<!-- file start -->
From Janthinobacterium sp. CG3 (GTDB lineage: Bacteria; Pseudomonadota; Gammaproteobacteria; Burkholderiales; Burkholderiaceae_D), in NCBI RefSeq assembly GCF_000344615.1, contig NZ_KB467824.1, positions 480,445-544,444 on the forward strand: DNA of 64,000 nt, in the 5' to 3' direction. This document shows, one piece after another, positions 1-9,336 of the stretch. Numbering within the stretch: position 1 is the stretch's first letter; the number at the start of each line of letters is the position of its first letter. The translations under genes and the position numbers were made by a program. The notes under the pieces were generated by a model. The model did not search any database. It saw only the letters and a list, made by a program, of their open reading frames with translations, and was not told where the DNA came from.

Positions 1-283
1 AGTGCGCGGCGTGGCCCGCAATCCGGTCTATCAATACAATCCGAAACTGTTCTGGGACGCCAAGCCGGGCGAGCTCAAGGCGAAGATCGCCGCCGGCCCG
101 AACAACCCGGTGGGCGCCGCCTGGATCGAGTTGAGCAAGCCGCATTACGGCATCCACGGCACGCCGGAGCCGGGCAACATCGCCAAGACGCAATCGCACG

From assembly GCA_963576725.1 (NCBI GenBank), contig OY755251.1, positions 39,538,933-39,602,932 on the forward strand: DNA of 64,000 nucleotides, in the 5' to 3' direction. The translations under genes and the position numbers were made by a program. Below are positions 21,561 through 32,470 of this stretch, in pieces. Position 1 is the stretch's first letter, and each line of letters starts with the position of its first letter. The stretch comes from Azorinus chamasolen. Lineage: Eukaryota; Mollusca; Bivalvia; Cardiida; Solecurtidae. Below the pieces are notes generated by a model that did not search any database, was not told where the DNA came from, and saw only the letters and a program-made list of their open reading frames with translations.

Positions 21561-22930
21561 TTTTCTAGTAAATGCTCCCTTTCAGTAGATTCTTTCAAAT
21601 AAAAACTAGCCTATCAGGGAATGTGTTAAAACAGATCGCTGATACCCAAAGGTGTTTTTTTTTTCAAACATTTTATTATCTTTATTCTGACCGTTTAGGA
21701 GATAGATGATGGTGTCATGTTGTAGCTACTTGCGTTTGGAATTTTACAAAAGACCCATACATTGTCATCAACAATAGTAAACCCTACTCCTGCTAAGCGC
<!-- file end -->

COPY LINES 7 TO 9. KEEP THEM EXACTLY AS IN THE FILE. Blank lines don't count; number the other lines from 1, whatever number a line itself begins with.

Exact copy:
21561 TTTTCTAGTAAATGCTCCCTTTCAGTAGATTCTTTCAAAT
21601 AAAAACTAGCCTATCAGGGAATGTGTTAAAACAGATCGCTGATACCCAAAGGTGTTTTTTTTTTCAAACATTTTATTATCTTTATTCTGACCGTTTAGGA
21701 GATAGATGATGGTGTCATGTTGTAGCTACTTGCGTTTGGAATTTTACAAAAGACCCATACATTGTCATCAACAATAGTAAACCCTACTCCTGCTAAGCGC